Academic journal article
By Mezey, Nancy
Transformations , Vol. 10, No. 1
On the Road to Same-Sex Marriage: A Supportive Guide to Psychological, Political, and Legal Issues. Robert P. Cabaj and David W. Purcell, eds.
San Francisco, CA: Jossey-Bass Publishers, 1998. Hardcover. 224 pages. $23.00.
The editors of this book remark that we are currently living in a time of great social change. As greater numbers of lesbians and gay men gain personal pride in their sexual identities and "come out" to the public, lesbian and gay families have greater visibility. Despite this increased visibility, or perhaps because of it, there has been a strong backlash in the name of "family values" based on strict heterosexual models. Embedded within this tumultuous social backdrop, lesbians and gay men are fighting for the right to marry their same-sex partners. Thus, this book, which focuses on the history, progression, and roadblocks of same-sex marriage, is timely.
Although the main purpose of the book is to understand the psychological and legal issues of same-sex marriage, the book covers a wide variety of topics. It discusses the history of homosexuality and same-sex relationships, current trends in same-sex marriage, the impact legal trends have on lesbian families, emotional and psychological aspects of same-sex relationships, religious ceremonies sanctifying same-sex marriage, and policies other countries have concerning same-sex marriage and partnerships. Thus, this book is relevant for various disciplines, including psychology, legal studies, sociology, and anthropology.
Despite the breadth of information covered, several chapters offer more informative and critical analyses of same-sex marriage than do others. For example, David Purcell presents a cultural and sociological analysis of the current trends of same-sex marriage. He discusses the increased visibility of lesbians and gays in the 1980s and 1990s, efforts to legalize same-sex marriage in Hawaii, and the backlash of federal and state governments. This is an enlightening and timely chapter because it places same-sex marriage in the United States within its social and cultural contexts.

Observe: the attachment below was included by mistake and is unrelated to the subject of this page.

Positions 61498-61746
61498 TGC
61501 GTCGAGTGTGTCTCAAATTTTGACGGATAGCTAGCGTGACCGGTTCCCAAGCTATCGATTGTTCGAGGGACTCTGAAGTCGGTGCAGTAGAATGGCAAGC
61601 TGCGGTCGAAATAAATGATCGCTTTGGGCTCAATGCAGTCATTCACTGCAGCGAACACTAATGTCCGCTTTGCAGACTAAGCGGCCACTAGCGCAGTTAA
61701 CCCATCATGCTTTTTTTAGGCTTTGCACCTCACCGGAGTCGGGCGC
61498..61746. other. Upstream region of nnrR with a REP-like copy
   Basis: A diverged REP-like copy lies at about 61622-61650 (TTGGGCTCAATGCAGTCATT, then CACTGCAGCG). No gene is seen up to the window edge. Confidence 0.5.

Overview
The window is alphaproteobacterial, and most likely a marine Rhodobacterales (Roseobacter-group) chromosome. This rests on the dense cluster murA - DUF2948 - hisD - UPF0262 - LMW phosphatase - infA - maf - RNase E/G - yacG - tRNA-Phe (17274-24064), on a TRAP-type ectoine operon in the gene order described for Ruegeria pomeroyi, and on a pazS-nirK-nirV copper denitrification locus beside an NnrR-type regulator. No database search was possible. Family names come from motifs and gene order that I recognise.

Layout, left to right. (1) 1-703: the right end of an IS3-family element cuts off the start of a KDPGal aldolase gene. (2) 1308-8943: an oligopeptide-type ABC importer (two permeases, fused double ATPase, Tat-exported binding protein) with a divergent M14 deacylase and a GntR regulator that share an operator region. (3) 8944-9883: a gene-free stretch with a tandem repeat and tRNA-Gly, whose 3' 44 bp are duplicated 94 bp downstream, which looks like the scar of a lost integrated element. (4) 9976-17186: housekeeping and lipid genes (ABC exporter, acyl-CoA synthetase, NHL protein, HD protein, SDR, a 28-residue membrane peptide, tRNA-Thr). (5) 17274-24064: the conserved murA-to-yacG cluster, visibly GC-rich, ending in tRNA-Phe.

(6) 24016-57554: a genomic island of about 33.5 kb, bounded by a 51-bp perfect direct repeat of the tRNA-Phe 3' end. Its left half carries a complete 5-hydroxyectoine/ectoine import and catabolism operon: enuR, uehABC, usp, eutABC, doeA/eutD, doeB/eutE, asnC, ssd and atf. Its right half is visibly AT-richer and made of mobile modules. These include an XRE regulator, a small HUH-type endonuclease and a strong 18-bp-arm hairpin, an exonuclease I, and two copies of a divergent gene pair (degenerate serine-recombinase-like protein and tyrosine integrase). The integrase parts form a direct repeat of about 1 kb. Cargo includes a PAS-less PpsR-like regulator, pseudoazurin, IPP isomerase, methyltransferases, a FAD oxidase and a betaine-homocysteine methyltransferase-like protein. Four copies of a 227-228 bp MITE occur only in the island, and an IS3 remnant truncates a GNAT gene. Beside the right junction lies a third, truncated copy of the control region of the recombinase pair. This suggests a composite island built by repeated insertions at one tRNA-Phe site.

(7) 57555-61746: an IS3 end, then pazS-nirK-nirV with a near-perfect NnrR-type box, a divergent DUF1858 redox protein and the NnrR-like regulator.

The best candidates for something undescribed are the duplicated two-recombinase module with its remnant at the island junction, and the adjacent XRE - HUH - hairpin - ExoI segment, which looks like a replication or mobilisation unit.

Kathryn Kendell examines the impact legal trends have on lesbian families. Focusing on custody battles, Kendell discusses the negative consequences of non-legalized partnerships on children. She also discusses how legal rights (such as second-parent adoption and domestic partnerships) are inadequate solutions since they are not available to lesbians and gays nationwide. This chapter is particularly significant because it looks at how the legal system not only personally impacts lesbians and their children, but also how it helps shape and define families in general.
Addressing the question of whether legalizing same-sex marriage will strengthen psychological and emotional conditions of gay and lesbian relationships, Mark Townsend discusses mental health aspects of these relationships and examines the effects of marriage on the mental health of heterosexual couples. He also speculates on the potential impact same-sex marriage will have on children's mental health. This chapter is important because Townsend does not glorify same-sex marriage, as do some of the other authors. In addition, Townsend does not automatically rely on biological explanations of homosexuality but looks to possible social constructionist explanations.
Lowell Tong's excellent chapter offers a thought-provoking social and historical analysis. Tong compares the historical struggle to end mixed-race marriage laws with the current struggle to legalize same-sex marriage. He shows how race, sexuality, and marriage are socially contructed and how the definitions of each have changed over time. …